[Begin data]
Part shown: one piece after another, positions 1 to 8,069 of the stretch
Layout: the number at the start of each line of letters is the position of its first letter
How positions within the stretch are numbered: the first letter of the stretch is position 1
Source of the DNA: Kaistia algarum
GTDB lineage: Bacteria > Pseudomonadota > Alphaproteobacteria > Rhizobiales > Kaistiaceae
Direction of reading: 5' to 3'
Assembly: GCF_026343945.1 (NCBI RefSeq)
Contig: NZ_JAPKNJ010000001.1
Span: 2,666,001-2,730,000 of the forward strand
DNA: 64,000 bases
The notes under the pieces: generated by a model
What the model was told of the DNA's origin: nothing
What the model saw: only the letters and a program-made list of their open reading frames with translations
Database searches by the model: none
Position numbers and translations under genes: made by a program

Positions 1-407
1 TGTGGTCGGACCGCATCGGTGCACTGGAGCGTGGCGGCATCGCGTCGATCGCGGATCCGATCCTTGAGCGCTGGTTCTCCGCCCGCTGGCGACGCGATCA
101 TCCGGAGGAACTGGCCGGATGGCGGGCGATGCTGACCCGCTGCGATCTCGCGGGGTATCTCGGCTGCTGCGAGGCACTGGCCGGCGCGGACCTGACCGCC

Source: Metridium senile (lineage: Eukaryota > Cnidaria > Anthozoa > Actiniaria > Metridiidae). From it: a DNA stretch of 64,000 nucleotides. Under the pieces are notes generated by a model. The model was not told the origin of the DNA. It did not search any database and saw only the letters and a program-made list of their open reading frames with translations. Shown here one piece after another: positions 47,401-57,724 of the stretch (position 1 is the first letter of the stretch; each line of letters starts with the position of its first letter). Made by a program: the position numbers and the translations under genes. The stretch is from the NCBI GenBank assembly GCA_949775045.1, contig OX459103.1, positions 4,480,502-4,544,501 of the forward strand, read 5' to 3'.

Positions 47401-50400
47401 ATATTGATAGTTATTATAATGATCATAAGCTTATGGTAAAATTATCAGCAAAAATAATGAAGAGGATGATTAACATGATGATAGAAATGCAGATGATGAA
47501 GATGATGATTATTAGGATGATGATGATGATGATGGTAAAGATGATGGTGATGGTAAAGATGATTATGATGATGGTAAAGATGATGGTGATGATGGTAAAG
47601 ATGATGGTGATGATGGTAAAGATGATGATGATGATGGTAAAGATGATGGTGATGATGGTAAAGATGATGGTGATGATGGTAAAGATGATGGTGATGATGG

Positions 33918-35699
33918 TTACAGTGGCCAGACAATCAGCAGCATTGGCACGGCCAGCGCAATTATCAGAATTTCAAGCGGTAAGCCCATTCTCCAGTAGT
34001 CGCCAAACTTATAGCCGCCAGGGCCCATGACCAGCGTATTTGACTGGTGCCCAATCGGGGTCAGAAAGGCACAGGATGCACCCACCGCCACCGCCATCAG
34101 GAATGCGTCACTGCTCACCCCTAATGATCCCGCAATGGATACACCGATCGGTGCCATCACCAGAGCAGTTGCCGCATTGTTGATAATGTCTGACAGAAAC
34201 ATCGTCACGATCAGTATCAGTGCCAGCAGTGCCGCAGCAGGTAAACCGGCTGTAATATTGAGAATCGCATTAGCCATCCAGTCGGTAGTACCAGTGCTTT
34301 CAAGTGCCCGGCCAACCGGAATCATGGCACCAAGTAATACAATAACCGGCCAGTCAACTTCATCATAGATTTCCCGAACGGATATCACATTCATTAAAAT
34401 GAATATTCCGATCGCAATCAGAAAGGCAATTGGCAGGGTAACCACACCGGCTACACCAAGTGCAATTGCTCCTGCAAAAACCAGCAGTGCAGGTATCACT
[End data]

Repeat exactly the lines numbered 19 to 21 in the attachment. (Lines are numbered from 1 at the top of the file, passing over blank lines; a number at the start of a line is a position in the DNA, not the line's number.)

Source: Metridium senile (lineage: Eukaryota > Cnidaria > Anthozoa > Actiniaria > Metridiidae). From it: a DNA stretch of 64,000 nucleotides. Under the pieces are notes generated by a model. The model was not told the origin of the DNA. It did not search any database and saw only the letters and a program-made list of their open reading frames with translations. Shown here one piece after another: positions 47,401-57,724 of the stretch (position 1 is the first letter of the stretch; each line of letters starts with the position of its first letter). Made by a program: the position numbers and the translations under genes. The stretch is from the NCBI GenBank assembly GCA_949775045.1, contig OX459103.1, positions 4,480,502-4,544,501 of the forward strand, read 5' to 3'.

Positions 47401-50400
47401 ATATTGATAGTTATTATAATGATCATAAGCTTATGGTAAAATTATCAGCAAAAATAATGAAGAGGATGATTAACATGATGATAGAAATGCAGATGATGAA